The Supreme Court in Spain has ruled that the government can exhume the remains of General Francisco Franco, who became dictator after the Spanish Civil War in 1939 until his death in 1975.
Franco, against his wishes, was buried in an enormous cathedral and mausoleum built into the side of a mountain in the Valle de los Caídos (Valley of the Fallen) about 50km from Madrid.
The court has dismissed an appeal from Franco's family in favour of a government move to bury his remains somewhere less controversial, in a cemetery north of Madrid next to his wife. The family wanted his remains left where they were or moved to Madrid's Almudena cathedral.
Valle de los Caídos is claimed to be a memorial to all who died in the country's vicious civil war. Some 30,000 human remains are buried there, although only two graves are marked – Franco's and José Antonio Primo de Rivera's, founder of the Spanish fascist group Falange Española ("Spanish Phalanx").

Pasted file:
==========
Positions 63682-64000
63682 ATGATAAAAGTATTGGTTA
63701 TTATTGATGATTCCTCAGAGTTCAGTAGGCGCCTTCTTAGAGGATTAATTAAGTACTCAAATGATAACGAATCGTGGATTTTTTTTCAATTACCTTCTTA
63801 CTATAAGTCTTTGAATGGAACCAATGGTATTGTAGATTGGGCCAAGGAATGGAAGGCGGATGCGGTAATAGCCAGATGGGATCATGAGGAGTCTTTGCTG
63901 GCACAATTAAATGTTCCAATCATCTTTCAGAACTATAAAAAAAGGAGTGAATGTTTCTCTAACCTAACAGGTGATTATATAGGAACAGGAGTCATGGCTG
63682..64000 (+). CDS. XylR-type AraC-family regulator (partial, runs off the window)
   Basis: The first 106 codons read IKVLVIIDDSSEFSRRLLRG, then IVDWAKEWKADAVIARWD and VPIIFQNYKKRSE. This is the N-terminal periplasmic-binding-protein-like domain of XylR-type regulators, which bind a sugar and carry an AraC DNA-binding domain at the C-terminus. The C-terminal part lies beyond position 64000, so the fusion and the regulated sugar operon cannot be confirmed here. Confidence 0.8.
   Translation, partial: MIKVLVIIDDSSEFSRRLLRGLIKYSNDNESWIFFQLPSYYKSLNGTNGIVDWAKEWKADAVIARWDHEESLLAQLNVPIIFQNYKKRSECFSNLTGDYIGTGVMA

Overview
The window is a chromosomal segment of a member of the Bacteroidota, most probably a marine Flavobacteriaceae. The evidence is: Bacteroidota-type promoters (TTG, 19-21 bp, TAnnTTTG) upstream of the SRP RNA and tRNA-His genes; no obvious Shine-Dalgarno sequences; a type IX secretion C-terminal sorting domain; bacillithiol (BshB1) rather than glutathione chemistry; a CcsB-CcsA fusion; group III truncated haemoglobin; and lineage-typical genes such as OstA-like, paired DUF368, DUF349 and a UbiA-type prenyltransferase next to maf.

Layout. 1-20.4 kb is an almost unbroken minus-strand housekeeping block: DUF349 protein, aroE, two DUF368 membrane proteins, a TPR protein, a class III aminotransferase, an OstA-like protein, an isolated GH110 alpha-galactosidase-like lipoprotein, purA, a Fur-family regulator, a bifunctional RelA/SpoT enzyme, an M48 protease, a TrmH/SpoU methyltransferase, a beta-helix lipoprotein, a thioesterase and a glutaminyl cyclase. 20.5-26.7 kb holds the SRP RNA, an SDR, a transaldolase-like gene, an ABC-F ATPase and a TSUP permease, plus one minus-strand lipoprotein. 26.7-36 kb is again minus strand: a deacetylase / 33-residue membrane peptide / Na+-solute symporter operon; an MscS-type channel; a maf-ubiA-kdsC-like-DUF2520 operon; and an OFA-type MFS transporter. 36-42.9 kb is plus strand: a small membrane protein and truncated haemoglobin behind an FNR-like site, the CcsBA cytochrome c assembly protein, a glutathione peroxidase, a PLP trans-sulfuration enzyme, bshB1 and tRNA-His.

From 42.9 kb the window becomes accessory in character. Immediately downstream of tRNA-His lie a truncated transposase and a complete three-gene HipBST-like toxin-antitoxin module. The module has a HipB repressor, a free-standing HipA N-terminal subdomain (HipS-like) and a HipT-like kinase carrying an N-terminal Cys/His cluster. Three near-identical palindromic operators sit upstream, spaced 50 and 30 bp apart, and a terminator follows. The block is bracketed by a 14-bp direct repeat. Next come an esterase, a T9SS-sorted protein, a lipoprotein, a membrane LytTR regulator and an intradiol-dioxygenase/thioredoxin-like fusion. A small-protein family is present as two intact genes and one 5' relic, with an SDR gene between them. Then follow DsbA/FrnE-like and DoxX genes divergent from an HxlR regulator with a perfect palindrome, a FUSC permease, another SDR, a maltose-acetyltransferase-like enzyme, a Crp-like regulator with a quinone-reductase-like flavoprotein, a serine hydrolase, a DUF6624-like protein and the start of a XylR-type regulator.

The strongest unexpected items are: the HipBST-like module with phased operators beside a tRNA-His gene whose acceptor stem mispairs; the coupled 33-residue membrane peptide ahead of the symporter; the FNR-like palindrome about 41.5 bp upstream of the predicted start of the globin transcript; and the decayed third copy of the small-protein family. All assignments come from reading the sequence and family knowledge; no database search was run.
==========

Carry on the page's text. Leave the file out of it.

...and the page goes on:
The building, built by republican prisoners after the civil war ended in 1939, is topped by the world's largest cross, which can seen from miles around. It is hardly a big tourist draw, but Spanish families visit and there are fascist ceremonies at the site.
The case has been back and forwards for years with objections from Franco's family, and politicians as well as the Benedictines – the religious order who manage the site.
There is no certainty that this will end the argument because there will be another election in Spain on 10 November. The last one was held in April.
Both the family and the Catholic Church could try to delay things beyond that date.
Right-wing parties, particularly Vox, have opposed the exhumation of Franco and other remains from mass graves his forces left around the country during and after the civil war. A law to put this right was passed more than 10 years ago, but funding was removed when Partido Popular (People's Party) won the 2011 election.
More, in English, from el Pais here. ®